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ON POINT: Expert's take on China's crackdown on S. Korean entertainers Updated: 2021-12-01 06:06:54 KST

Now it’s time for On Point, where we speak to experts to delve deeper into the biggest news stories in the spotlight right now.
In September, the Chinese social media giant Weibo banned a BTS fan club from posting for two months, accusing it of raising funds illegally.
The account, which had over a million followers, was mainly to discuss BTS member, Jimin.
Dozens of other fan accounts for IU, Blackpink and EXO were also suspended for a month.
According to industry sources, Weibo accounts operated by K-pop stars were unable to upload new posts since last year, BUT just last month, the bans were lifted, allowing them to communicate with their Chinese fans again.
Some analysts say the initial bans could’ve been a hang over from the 2016 deployment of a U.S. anti-missile system - THAAD - in South Korea, which angered China and prompted it to impose a strict ban on imports of Korean cultural content.
For more, we connect to Jenna Gibson, a doctoral candidate in political science at the University of Chicago.
Good morning, Jenna. What do you think of Weibo’s recent lifting of restrictions content related to Korean culture? Could this be a sign of easing Seoul-Beijing tensions?

We hope this minor concession by Beijing leads to healthier relations going forward. However, do you think the entertainment ban badly impact the Korean entertainment industry? And do you think Korean entertainment agencies will slowly start re-exploring the lucrative Chinese market?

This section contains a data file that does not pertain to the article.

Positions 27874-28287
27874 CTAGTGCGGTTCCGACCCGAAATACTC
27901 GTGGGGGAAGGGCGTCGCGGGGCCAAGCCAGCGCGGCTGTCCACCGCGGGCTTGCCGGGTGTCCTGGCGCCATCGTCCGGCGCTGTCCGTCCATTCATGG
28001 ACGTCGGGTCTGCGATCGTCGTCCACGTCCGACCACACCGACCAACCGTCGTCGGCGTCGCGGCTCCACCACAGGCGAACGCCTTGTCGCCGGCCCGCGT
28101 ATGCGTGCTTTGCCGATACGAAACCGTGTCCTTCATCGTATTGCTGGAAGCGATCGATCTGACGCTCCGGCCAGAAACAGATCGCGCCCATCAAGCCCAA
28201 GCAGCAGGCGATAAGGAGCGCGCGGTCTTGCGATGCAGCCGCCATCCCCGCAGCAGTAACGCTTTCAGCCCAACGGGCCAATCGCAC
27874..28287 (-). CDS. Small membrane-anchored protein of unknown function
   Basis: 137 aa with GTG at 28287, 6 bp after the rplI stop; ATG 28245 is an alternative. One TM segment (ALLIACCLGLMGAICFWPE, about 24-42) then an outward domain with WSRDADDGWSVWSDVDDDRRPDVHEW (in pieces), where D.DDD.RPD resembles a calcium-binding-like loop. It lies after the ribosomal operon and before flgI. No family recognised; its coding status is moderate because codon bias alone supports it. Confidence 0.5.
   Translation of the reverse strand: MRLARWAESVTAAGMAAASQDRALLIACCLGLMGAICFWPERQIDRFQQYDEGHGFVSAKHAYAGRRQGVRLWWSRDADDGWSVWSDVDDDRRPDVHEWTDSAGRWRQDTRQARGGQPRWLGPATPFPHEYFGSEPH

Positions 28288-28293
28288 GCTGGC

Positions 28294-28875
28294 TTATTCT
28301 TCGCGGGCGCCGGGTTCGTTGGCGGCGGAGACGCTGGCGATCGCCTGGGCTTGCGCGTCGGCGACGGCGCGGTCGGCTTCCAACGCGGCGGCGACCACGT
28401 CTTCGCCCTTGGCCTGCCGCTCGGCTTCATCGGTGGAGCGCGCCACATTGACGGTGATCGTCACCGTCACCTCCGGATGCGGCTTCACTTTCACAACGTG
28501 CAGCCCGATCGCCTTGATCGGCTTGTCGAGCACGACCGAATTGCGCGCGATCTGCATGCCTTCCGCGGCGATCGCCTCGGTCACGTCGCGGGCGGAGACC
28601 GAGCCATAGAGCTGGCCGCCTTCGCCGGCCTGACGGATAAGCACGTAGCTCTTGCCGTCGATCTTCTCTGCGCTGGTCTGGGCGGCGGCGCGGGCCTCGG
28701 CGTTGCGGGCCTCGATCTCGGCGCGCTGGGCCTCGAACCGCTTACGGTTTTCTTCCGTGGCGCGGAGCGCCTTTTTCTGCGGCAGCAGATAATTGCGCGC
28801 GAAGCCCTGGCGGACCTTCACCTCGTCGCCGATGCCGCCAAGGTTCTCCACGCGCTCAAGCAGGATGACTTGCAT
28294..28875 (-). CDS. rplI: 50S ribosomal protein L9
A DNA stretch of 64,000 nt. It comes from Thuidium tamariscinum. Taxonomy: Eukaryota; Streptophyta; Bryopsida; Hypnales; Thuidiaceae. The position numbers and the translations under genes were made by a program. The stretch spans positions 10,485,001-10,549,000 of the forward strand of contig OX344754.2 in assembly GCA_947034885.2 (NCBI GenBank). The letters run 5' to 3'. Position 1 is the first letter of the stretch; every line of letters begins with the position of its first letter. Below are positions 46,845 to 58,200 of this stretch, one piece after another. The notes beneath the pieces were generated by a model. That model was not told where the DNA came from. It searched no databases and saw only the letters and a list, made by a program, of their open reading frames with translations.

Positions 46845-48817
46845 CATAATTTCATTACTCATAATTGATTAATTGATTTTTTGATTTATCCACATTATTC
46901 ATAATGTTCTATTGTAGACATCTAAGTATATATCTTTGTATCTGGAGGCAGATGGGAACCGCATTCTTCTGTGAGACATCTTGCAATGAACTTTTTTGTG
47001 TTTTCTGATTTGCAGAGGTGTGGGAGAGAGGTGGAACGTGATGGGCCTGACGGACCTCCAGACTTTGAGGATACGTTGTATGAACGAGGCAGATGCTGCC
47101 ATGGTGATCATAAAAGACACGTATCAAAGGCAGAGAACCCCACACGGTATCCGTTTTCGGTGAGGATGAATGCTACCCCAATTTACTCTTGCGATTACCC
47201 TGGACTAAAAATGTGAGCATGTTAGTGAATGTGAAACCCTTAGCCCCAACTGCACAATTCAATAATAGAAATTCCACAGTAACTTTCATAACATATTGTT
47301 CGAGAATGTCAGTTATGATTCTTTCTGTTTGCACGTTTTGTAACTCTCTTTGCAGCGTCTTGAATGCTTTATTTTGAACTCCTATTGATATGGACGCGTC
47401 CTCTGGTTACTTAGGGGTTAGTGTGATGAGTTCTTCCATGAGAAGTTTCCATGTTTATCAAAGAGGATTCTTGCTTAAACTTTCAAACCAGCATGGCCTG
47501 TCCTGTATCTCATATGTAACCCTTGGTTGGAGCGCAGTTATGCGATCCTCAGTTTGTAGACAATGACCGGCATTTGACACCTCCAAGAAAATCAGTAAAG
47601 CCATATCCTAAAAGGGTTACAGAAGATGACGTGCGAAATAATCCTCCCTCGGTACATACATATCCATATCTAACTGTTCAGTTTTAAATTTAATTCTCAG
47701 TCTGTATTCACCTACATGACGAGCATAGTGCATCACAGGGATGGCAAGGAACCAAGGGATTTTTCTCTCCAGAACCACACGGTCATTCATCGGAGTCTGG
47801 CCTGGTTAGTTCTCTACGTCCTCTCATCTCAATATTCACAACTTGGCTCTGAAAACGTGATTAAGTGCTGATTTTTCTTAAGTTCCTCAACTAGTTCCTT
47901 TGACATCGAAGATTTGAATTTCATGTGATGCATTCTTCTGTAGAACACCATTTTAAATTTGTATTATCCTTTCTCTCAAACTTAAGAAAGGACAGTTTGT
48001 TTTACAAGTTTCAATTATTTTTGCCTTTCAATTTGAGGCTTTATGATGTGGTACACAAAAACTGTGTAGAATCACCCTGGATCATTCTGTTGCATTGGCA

In September, China also told broadcasters to ban what it labeled “sissy men” that were “too effeminate” to appear on TV. This was considered part of Chinese President Xi Jinping’s edict enforcing “national rejuvenation.” What did Xi mean by “national rejuvenation” and why is China so threatened by external cultural influences?

Finally, the two countries have designated 2021-to 2022 as a cultural exchange year. On Tuesday, officials from Seoul and Beijing met to discuss economic cooperation. They talked about China’s ban on Korean cultural content as well as the urea solution shortage in South Korea. How do you analyze that meeting, will anything fruitful come out of it?

Well, we appreciate your insights, Jenna. It’s going to be interesting to see how this unfolds. Thanks for joining us.
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